According to the LSHTM database superspreader events varied in size with up to 7,000 people affected (although that turned out to be fiction see below). The number of cases in each event is shown in figure 1. The various peaks might reflect the size of groups humans mix in as well as reporting bias.
Figure 2 shows the distribution of cases over time. There are some early outliers which are worth closer examination.
Looking at the outliers chronologically, the event on 12th February 2020 was the exaggerated South Korean church outbreak and the 19th February 2020 was the French Church outbreak. In both instances all subsequent linked cases were included in the total.
There was an outbreak at a football match on 19th February 2020 in Bergamo with 40,000 attendees. The LSHTM database reports this as having resulted in 7,000 cases. In fact, no-one knows how many cases there were but the linked article in their database said, “As of Tuesday, there were nearly 7,000 people in Bergamo that have tested positive for the coronavirus.” LSHTM had included every patient in Bergamo that had ever tested positive with the unjustified claim that they were part of the superspreader event.
The spike on 16th March 2020 includes the Delhi religious event and the South Dakota meat packing data. Subsequent days were made up of a series of reports rather than large outliers.
Exaggerating the number of events
Oddly, the LSHTM included numerous reports of outbreaks in prisons where all cases reported over the course of the covid wave were included as “superspreader” events. This was also true for nursing homes and boarding schools but the total numbers involved were smaller. The prison outbreaks accounted for 169,136 of the cases, or half of the cases in the database. The remaining analysis applies to the non-prison related events.
Could there have been a reporting bias such that smaller events were newsworthy earlier in the year and only larger ones later in the year? Would all the large events have been prior to the March lockdowns with only smaller ones afterwards? Surprisingly not. The larger events were disproportionately in March and April of 2020, while the world was in lockdown and thereafter reports of smaller events predominated. The lack of events included in February 2020 could have been because of low testing capacity such that the outbreaks could not be confirmed.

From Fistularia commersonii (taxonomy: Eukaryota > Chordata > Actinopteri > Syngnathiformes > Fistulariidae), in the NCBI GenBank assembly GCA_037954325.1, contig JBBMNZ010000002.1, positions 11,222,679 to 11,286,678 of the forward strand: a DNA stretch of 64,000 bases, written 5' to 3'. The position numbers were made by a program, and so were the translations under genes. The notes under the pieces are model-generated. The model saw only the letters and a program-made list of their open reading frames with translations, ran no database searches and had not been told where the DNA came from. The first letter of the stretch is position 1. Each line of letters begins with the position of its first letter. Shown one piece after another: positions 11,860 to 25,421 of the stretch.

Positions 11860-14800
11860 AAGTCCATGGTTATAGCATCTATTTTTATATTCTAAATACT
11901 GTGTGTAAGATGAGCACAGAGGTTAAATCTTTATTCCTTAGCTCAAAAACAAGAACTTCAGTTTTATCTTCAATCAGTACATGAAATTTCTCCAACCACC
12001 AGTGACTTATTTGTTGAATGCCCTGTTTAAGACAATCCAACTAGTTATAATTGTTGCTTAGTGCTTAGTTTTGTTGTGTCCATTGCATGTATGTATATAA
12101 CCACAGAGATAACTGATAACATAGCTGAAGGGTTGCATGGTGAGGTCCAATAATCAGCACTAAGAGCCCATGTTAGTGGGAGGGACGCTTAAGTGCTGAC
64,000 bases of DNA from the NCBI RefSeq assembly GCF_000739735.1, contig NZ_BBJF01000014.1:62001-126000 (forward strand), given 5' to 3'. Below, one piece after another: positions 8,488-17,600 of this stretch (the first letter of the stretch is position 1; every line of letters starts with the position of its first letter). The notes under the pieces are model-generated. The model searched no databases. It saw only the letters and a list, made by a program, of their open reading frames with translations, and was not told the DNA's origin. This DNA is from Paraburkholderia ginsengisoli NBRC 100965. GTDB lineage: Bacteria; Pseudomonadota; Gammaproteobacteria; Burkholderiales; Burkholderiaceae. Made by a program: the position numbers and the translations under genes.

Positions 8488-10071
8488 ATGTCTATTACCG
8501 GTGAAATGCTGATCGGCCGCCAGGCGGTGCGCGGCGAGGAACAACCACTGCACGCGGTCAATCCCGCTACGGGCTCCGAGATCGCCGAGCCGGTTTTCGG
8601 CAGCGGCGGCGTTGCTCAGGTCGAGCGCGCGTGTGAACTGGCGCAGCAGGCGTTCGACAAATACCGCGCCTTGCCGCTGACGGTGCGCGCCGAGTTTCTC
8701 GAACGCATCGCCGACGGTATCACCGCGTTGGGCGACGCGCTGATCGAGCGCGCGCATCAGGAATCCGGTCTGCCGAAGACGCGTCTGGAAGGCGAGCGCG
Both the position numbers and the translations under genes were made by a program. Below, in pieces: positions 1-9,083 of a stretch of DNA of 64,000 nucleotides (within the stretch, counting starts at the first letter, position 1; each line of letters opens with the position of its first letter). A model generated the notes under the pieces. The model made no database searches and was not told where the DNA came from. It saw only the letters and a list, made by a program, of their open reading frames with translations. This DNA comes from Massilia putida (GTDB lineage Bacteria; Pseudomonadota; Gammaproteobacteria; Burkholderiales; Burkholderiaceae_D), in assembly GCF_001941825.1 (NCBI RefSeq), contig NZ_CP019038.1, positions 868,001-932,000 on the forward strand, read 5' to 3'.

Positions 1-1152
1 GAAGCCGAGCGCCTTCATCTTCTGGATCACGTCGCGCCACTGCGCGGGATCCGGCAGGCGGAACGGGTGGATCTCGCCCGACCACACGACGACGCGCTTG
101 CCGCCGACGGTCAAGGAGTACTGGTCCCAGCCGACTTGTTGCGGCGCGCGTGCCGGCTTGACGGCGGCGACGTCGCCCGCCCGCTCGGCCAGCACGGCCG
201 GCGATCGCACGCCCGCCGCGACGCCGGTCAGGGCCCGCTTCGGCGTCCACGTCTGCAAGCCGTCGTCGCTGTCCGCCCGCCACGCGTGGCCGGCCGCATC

The reported superspreader events were concentrated in March and April of 2020 with no increase in autumn 2020 when covid made a resurgence (see figure 3). Looking only at those reported prior to June 2020, there were a total of 85,835 cases with a distribution as shown in figure 4.
This pattern does not reflect the numbers of deaths attributed to covid globally (figure 5).
More recent superspreader events
Since 2021 there have been other superspreader events. For example, the Boardmasters festival in Cornwall attracted 76,000 attendees in August 2021. At that time the ONS estimated that 1 in a 1000 people would have a new infection per day. That would mean, if 76,000 healthy people were measured over a similar five day period a total of 380 new cases could be expected, based on background levels and in the absence of a superspreader event. There is no record of how many cases were recorded amongst festival attendees because the news reports all reference 4,700 cases which “may be linked” to the festival with a quarter of them outside the age range of 16-21 year olds for attendees.
Similarly, the Glastonbury Festival in 2022 was described as a superspreader event. It had over 200,000 attendees at a time when ONS estimated 4 in 1,000 new infections per day. That would mean 4,000 new cases would occur over the five days based on background rates and long distance aerosol transmission. The festival was described as a superspreader event despite news reports of only “scores of cases”.
Recent analysis has shown that an alleged superspreader event in a choir in Skagit County, Washington, USA, which led to a global singing ban even in nursery schools, was no such thing. The singers were infected prior to the event thanks to high transmission levels in the community at the time. Infections among the group would have occurred later if they had caught it at the choir practice.
The claim that superspreader events account for 80% of transmission is thrown into doubt when the largest dataset of evidence of reported events is so flawed. The data was inflated by including small outbreaks, subsequent linked cases and outbreaks over a considerable time including prison outbreaks which accounted for half of the cases. Even when including all these cases they only account for 0.5% of alleged superspreader transmission, contrary to the assumption that 80% of transmission was due to superspreaders.
The WHO has acknowledged long distant aerosol spread since December 2021. Despite this, the myth that all transmission occurs through close contact endures. It is this myth which leads to beliefs in asymptomatic spread and superspreader events as the key drivers of waves, even when the evidence is not there to support these hypotheses. It is also this myth which has been used to support the hugely damaging and largely ineffective masking and lockdowns.